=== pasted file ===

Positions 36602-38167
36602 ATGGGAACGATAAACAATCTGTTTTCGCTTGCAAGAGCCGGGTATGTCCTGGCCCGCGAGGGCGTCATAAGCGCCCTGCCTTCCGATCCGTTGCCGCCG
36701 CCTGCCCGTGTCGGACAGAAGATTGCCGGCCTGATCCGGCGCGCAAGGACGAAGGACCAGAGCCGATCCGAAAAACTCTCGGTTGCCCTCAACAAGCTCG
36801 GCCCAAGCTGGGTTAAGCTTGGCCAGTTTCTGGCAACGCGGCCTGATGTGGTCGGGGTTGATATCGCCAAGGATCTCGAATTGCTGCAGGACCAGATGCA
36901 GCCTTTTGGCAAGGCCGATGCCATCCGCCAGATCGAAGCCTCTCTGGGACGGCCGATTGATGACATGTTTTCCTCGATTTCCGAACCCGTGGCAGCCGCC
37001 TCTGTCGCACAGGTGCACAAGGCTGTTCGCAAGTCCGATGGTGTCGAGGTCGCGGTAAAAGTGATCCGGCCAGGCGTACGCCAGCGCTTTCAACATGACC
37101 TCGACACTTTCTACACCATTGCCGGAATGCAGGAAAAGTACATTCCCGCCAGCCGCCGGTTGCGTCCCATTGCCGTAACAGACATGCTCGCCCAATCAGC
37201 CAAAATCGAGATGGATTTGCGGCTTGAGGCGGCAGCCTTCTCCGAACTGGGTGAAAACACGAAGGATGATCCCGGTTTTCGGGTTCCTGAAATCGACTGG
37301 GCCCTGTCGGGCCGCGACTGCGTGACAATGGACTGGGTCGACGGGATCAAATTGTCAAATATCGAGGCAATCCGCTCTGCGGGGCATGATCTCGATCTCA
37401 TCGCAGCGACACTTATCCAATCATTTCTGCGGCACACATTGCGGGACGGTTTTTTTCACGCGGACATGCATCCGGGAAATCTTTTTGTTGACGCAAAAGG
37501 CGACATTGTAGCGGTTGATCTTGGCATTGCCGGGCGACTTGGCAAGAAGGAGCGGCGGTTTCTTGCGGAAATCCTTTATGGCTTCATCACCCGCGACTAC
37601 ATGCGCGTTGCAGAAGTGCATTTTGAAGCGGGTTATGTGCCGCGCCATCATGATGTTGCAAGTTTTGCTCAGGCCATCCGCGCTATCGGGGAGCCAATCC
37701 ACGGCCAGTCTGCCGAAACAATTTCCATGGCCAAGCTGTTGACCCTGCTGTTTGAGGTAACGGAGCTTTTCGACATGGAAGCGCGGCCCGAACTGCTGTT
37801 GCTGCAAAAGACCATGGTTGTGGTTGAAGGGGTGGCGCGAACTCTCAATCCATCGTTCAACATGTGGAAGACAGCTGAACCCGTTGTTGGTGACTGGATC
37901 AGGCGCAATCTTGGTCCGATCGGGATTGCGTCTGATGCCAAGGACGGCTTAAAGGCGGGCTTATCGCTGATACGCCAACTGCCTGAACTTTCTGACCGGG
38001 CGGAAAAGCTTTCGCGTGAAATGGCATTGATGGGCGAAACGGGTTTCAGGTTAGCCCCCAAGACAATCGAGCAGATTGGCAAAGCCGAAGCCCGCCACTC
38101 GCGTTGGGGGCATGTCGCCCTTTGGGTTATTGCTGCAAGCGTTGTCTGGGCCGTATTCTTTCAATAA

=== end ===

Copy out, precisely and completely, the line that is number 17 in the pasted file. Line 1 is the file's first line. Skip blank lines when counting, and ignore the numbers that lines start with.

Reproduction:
38101 GCGTTGGGGGCATGTCGCCCTTTGGGTTATTGCTGCAAGCGTTGTCTGGGCCGTATTCTTTCAATAA